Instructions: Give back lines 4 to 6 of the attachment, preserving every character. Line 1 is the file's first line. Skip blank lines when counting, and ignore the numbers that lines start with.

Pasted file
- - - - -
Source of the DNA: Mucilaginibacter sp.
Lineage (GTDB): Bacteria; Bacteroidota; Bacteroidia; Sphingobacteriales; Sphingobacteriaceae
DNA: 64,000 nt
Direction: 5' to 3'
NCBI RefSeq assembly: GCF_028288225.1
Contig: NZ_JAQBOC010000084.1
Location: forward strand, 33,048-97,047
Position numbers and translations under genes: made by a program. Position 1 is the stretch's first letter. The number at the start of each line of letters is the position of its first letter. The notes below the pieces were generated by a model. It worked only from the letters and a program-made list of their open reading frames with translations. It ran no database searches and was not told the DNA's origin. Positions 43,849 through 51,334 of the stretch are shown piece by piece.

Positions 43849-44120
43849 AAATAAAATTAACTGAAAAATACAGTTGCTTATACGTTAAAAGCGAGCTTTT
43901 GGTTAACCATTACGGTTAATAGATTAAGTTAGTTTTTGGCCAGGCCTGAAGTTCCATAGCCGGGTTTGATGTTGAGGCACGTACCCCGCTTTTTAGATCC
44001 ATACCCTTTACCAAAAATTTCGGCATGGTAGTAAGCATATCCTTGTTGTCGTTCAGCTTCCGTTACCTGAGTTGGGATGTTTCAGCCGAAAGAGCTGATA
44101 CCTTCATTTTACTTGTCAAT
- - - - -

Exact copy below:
Direction: 5' to 3'
NCBI RefSeq assembly: GCF_028288225.1
Contig: NZ_JAQBOC010000084.1